Well yes, I rather think we will blame Rangers for racking up millions of pounds of debt in unpaid taxes, which is what has led to this situation. Don’t expect us to feel sorry for a situation that is of your club’s own making, especially as it has now forced the other 41 clubs into a difficult position through no fault of their own. There was originally some sympathy for Rangers, but it is exactly this kind of arrogant “don’t blame us, guv” attitude which has seen that sympathy dissipate into annoyance and eventually to anger. If Rangers/Sevco/whatever had just accepted they were in the wrong in the first place, they could quite easily have gotten off with a simple relegation to division 1 and other sanctions, but because they’ve dragged it out and tried to duck and weave so much, we’ve seen Scottish Football turned into a joke.

      But none of that even matters now. This has gone far beyond Rangers and Sevco 5088. We’re currently witnessing just how utterly corrupt those at the top of our game are, and regardless of the result today, Neil Doncaster and Stewart Regan must be driven out of their positions.

      • I am not a football fan, I support no team, I have no axe to grind. But one thing I am sure of is that the Rangers fans will not just melt away. And I see that as potentially creating some practical difficulties.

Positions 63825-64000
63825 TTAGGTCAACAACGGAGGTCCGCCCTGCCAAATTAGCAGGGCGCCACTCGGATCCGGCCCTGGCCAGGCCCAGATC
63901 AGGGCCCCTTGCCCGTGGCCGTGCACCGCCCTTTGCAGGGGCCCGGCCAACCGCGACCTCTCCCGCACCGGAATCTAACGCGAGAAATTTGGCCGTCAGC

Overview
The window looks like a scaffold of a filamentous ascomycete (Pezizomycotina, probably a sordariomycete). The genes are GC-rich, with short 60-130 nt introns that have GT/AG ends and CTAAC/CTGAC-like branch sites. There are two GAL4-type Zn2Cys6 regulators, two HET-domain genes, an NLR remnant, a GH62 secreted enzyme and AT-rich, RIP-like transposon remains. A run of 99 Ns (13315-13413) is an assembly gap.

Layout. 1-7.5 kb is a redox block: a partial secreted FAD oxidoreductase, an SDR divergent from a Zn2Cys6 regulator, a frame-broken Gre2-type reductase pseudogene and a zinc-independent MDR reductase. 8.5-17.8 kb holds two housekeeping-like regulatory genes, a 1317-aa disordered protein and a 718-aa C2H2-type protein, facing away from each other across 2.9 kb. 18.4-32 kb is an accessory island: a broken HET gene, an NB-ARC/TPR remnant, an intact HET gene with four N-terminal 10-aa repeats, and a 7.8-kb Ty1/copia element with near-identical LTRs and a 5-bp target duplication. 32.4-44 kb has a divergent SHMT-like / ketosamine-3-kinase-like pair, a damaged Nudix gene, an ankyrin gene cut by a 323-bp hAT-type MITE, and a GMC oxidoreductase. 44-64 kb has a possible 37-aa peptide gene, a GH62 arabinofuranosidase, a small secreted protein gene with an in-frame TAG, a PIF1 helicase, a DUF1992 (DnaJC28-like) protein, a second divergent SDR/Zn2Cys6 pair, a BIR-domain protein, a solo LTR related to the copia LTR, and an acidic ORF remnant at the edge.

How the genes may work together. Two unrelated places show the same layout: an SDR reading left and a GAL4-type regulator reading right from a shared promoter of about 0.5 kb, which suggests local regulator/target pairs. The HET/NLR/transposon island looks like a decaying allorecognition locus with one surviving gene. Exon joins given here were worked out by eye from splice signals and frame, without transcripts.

Frankie Boyle tweeted today “Rangers to Division 3. Every other Saturday one if Scotland’s smaller towns will get to learn what life was like in the time of the Vikings.”

        That’s only partly funny.

        I’m not sure how that is going to work because they will need the kind of policing that is probably unheard of in the 3rd division but who is going to pay for it? It would be pretty unfair to expect the “normal” 3rd division clubs to share the costs but equally if the club that is not Rangers but still kind of is and has the Rangers followers behind it has nae dosh then how are they going to pay for it either? Someone is going to have to, otherwise Frankie’s tweet might be more commentary than satire.

        I hope some robust planning will be done.